Of course, the gravy train that is a FTSE 100 board position goes so much further than mere cash. Directors' remuneration has become a fantastically complicated field, partly thanks to remuneration consultants who exist purely to bid up directors' contracts and, in doing so, their own fees.
As a result (and in line with many other major firms), Tesco's directors pick up far more in extra benefits than they do in boring old cash. For example, here are the increases in pension transfer values for the supermarket's directors in 2011-12:
Pump up my pension
|Executive director||Transfer increase (£000s)|
As you can see, thanks to their membership of an exclusive final-salary pension scheme that other workers can only dream of, these directors saw huge increases in the value of their pension pots in a single year.
These uplifts range from over £1.4 million for Richard Brasher to more than £3.8 million for CEO Philip Clarke. In total, the combined values of these seven executive directors' pension pots leapt by £13.7 million in Tesco's latest financial year. This sum equates to around 173% of the cash payouts listed in my first table. In other words, these pension increases were worth far, far more than pay.
Free shares and options
As well as seven-figure pay and pensions, Tesco executives also receive a bewildering array of executive share options, free shares and incentive shares awarded under LTIPs (long-term incentive plans).
As well contributing to the all-employee Sharesave (my favourite savings plan), Tesco's executive directors have been granted over 10.9 million share options. However, almost all of these are 'under water', because their exercise prices are above Tesco's current market price. Right now, these options remain worthless until Tesco's share price rises by between 25% and 75%.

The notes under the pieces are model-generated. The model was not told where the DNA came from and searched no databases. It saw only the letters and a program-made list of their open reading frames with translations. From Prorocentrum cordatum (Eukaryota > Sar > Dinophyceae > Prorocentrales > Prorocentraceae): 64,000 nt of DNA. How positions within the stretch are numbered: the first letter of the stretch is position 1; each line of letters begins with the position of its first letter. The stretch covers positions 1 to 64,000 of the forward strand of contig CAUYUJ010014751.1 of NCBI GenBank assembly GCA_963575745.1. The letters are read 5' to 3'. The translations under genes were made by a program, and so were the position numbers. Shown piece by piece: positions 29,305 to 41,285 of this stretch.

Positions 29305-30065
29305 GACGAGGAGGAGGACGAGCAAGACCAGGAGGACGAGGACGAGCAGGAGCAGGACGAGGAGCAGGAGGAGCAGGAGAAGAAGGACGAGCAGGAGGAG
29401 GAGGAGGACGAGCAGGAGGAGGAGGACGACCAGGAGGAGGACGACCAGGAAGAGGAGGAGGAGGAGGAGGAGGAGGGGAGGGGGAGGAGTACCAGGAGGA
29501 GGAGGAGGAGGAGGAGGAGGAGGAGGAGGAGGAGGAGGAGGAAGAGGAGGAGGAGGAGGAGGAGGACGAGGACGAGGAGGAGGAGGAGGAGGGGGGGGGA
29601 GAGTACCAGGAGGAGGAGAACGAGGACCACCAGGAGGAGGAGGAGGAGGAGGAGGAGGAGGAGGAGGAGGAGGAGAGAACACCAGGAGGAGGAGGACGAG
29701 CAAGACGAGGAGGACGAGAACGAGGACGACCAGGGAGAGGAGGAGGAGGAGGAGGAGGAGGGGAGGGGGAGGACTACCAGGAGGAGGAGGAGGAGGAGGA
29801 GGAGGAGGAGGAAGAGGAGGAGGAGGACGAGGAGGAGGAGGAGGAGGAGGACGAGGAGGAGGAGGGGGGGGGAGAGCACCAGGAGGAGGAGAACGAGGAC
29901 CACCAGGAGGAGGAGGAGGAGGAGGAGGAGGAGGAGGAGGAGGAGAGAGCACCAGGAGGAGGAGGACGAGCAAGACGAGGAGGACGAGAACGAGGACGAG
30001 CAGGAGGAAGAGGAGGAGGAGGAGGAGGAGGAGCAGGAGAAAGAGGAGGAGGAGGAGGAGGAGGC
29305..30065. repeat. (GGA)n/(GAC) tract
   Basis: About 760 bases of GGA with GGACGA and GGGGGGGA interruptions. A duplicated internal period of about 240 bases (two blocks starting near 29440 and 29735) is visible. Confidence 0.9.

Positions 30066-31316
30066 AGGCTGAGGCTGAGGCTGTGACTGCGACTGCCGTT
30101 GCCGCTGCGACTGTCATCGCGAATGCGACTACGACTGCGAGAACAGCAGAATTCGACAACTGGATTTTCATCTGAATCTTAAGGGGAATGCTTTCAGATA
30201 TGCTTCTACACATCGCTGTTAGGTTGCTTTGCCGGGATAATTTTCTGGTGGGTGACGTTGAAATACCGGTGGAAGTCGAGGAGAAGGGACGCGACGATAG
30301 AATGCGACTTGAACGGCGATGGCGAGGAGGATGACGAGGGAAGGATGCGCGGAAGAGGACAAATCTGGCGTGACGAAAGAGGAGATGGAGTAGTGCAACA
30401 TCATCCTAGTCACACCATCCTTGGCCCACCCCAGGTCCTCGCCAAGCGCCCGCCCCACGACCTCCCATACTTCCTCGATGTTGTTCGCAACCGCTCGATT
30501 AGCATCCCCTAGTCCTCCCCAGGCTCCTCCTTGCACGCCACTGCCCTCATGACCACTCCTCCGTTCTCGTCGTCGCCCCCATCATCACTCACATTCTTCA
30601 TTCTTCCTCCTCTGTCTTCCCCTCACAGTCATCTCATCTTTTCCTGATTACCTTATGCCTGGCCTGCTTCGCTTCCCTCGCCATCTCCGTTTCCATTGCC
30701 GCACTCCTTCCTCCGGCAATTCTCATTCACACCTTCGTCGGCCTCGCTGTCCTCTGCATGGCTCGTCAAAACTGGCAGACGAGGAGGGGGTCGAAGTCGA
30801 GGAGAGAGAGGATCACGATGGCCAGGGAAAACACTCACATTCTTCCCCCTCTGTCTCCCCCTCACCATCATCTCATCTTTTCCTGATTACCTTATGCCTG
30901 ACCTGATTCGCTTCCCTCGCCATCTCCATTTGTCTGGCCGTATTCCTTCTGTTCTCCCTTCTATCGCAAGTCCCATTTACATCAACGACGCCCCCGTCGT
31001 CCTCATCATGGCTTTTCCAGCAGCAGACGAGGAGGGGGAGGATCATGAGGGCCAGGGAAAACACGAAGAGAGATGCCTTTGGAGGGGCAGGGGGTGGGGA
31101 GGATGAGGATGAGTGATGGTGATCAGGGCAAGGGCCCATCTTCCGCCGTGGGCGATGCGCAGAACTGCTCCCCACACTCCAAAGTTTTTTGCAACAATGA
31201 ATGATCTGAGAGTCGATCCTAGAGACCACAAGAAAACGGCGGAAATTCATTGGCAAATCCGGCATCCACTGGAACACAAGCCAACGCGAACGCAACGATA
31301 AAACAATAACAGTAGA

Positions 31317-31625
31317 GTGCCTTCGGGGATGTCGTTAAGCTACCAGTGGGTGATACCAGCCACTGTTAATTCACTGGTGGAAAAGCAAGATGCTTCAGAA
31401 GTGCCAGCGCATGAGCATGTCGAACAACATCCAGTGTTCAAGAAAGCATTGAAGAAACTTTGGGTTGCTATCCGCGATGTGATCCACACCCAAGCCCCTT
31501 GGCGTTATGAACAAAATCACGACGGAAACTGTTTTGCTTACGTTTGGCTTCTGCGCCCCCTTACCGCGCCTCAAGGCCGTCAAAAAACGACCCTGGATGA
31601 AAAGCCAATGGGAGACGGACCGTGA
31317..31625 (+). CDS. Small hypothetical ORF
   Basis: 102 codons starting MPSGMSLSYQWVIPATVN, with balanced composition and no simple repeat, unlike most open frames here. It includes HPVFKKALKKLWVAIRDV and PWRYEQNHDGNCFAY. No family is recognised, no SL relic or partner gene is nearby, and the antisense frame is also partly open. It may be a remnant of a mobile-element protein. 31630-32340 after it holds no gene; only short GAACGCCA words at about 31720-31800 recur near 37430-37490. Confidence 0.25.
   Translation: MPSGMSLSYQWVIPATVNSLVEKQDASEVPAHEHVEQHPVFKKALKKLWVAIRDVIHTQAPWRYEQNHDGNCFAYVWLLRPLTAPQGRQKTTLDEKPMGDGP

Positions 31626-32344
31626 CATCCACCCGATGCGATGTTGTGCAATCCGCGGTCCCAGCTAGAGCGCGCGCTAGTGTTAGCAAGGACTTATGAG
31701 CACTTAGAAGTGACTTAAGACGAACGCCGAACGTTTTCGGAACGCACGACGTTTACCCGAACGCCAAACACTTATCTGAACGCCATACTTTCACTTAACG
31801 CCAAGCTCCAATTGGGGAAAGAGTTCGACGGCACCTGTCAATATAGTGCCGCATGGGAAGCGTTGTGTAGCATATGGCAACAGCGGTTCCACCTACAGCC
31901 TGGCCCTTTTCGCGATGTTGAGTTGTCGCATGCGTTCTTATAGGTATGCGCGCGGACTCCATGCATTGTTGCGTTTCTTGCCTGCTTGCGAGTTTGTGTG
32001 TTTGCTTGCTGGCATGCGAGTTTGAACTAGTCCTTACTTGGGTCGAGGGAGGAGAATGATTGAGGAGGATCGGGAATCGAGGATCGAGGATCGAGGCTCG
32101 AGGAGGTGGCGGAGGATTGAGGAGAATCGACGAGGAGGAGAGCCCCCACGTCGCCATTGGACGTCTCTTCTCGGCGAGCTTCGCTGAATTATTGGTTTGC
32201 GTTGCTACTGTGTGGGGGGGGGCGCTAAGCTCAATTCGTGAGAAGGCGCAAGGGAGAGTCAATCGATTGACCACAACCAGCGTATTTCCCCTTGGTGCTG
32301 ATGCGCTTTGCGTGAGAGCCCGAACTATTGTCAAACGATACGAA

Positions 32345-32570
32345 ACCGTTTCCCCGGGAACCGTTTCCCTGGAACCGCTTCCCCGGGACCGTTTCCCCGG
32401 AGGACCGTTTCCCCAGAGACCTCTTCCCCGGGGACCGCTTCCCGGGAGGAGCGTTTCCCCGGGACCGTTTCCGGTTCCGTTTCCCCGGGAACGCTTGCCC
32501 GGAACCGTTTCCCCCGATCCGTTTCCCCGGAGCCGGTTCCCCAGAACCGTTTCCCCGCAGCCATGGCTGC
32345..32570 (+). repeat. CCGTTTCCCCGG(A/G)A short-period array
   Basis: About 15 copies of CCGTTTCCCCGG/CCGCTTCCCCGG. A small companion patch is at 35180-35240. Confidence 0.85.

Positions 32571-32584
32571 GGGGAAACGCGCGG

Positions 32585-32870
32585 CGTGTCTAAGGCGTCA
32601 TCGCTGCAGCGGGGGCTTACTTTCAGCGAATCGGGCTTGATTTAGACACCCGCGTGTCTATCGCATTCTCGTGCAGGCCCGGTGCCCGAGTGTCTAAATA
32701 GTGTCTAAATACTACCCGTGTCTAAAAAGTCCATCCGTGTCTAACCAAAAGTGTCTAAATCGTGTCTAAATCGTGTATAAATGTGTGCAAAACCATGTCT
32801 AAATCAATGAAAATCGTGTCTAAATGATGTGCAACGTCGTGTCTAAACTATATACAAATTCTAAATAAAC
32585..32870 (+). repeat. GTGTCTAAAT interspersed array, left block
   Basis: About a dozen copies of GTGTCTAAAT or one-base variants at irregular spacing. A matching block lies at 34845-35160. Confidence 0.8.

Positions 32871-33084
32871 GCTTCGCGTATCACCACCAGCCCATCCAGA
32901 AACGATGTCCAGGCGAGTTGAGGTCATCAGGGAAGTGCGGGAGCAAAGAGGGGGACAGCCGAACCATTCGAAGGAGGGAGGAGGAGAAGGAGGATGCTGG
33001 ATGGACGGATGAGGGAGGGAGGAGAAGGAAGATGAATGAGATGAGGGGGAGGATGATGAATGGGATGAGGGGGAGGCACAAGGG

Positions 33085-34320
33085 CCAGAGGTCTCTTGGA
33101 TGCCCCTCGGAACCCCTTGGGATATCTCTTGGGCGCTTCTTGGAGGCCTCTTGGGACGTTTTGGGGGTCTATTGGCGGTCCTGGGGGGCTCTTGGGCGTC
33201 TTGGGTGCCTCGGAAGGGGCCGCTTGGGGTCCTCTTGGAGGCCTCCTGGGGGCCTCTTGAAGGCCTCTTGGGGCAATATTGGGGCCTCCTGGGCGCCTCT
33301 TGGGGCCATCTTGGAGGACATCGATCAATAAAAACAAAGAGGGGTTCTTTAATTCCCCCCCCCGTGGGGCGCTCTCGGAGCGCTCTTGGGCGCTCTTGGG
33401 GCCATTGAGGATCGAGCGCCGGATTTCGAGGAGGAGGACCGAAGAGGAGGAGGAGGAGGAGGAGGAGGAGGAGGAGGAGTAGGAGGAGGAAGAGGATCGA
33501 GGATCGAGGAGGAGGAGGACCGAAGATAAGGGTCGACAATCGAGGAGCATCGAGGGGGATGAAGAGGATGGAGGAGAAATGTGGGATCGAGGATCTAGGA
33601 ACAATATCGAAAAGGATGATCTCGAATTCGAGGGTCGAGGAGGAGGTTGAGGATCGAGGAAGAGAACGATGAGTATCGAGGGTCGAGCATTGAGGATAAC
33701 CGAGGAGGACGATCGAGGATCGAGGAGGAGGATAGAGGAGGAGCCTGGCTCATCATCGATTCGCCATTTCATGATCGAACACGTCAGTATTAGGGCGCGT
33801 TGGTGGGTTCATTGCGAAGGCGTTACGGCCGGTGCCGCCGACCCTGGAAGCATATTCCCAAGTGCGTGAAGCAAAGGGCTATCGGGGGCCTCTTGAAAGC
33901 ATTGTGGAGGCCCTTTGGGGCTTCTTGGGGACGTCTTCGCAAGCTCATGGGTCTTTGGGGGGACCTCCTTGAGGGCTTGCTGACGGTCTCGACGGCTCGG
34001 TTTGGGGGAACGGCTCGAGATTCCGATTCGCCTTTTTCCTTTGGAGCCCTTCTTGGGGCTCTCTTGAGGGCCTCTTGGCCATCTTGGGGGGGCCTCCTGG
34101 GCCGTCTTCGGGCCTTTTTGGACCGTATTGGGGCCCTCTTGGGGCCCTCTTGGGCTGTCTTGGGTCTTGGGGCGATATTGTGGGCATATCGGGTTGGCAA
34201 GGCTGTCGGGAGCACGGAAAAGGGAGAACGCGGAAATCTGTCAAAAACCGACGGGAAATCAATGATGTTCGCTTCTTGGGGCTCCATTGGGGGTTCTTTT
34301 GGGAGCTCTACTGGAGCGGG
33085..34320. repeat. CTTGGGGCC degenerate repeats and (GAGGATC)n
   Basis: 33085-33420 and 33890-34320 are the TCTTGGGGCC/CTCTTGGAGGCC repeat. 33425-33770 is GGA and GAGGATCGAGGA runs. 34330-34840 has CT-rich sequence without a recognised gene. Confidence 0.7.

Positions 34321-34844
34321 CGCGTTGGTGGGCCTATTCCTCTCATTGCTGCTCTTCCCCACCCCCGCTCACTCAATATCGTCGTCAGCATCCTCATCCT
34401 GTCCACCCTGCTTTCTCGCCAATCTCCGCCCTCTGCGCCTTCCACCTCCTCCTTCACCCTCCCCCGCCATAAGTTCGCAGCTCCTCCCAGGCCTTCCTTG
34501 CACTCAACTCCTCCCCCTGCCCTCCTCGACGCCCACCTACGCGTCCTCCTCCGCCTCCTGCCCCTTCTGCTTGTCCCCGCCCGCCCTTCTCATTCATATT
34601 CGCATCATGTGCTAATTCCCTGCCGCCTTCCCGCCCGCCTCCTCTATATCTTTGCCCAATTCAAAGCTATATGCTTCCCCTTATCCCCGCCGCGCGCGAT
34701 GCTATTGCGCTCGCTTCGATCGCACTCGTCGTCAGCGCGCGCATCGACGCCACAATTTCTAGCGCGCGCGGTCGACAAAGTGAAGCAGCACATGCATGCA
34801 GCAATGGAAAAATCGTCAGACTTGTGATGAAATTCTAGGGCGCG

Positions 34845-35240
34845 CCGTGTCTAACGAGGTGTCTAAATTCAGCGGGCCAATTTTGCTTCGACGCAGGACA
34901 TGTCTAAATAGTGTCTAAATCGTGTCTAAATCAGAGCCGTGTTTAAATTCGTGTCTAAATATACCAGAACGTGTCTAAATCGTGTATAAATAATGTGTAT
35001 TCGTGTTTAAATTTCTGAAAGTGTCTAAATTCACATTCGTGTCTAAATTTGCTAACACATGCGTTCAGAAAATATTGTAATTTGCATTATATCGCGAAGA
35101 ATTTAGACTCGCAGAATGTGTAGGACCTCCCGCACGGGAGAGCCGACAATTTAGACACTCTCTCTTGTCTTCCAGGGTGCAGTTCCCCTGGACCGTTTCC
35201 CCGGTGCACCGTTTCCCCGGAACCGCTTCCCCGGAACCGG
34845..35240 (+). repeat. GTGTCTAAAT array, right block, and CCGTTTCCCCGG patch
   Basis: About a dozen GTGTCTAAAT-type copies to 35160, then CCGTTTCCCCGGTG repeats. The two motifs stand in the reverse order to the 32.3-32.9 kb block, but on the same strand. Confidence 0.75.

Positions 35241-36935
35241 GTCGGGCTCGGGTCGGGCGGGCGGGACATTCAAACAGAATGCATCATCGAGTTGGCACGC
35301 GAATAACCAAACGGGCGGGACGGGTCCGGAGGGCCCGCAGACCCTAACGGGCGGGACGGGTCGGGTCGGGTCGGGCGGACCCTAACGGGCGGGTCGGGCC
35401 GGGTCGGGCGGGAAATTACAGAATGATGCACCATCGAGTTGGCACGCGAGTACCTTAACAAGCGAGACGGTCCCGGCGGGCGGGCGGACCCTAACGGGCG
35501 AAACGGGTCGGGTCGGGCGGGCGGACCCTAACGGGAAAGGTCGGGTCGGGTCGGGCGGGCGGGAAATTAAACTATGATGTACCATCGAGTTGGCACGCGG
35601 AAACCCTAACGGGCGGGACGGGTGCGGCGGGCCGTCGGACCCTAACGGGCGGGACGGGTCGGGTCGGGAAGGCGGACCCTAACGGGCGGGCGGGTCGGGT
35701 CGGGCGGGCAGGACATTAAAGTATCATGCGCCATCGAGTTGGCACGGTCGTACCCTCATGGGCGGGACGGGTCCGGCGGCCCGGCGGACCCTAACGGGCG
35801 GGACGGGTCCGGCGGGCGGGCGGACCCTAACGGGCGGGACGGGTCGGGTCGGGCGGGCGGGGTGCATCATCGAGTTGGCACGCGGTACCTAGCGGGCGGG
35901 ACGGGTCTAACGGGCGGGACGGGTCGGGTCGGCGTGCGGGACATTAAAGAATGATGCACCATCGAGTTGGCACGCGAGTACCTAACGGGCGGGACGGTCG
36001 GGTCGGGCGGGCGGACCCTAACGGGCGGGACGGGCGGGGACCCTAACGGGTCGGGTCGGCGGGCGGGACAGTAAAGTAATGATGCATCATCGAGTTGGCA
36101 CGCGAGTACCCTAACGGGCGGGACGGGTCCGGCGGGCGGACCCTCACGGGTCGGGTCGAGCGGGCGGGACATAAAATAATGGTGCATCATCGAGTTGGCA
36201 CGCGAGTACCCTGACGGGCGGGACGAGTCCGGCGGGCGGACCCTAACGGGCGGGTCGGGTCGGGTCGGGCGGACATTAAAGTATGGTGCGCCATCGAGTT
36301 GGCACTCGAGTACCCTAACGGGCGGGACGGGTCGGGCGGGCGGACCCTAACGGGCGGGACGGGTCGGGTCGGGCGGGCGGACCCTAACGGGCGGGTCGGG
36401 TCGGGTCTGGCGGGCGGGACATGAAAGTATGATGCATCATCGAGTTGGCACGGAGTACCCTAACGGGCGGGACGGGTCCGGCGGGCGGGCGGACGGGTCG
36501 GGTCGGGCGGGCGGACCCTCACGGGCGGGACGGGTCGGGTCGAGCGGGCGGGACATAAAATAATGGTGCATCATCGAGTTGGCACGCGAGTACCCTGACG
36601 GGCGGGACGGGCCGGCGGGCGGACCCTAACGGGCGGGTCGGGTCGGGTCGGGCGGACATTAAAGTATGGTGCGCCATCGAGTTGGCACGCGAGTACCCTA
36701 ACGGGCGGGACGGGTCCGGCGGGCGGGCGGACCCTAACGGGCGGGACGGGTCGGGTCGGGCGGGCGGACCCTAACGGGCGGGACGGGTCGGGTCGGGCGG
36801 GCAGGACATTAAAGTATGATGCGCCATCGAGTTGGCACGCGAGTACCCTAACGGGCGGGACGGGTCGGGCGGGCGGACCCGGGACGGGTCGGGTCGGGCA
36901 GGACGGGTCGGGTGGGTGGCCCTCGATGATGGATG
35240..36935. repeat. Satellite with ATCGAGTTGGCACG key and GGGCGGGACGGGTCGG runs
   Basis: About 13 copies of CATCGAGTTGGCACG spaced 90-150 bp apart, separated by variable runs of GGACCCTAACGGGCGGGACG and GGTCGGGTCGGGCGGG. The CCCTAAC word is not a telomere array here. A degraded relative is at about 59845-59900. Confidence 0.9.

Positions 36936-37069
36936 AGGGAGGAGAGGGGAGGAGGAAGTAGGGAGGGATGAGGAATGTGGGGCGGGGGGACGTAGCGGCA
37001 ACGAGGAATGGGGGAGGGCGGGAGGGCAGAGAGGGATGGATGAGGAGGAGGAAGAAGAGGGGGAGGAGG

Despite the slump in Tesco's share price in 2012, its directors won't need to take on a second job. My final table shows the total shares and options owned by these seven executive directors:
In total, these directors own more than eight million Tesco shares, very few of which they bought themselves. Instead, the vast majority of these share awards came from free and incentive shares granted to them by Tesco's remuneration committee. Today, these shares are worth £24.5 million, which is a nice chunk of equity in the firm.
In addition, these 'lucky seven' Tesco bosses own over 21 million options to buy Tesco shares, the value of which is set to soar if they get the UK's number-one supermarket back on track.
Is this fair?
I am somewhat taken aback by the riches showered on Tesco's top bosses. My reason is simple: Tesco's share price has crashed in the past year. Just short of 12 months ago, on 31 May 2011, Tesco shares hit their 2011 closing high of 419p. Today, they trade below 306p, which is more than a quarter (27%) down from their 2011-12 peak.
Hence, in my view, Tesco's board directors have been vastly overpaid to preside over one of the firm's biggest share-price collapses since the dark days of 2003!
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> Cliff does not own shares in any of the companies mentioned. The Motley Fool owns shares in Tesco.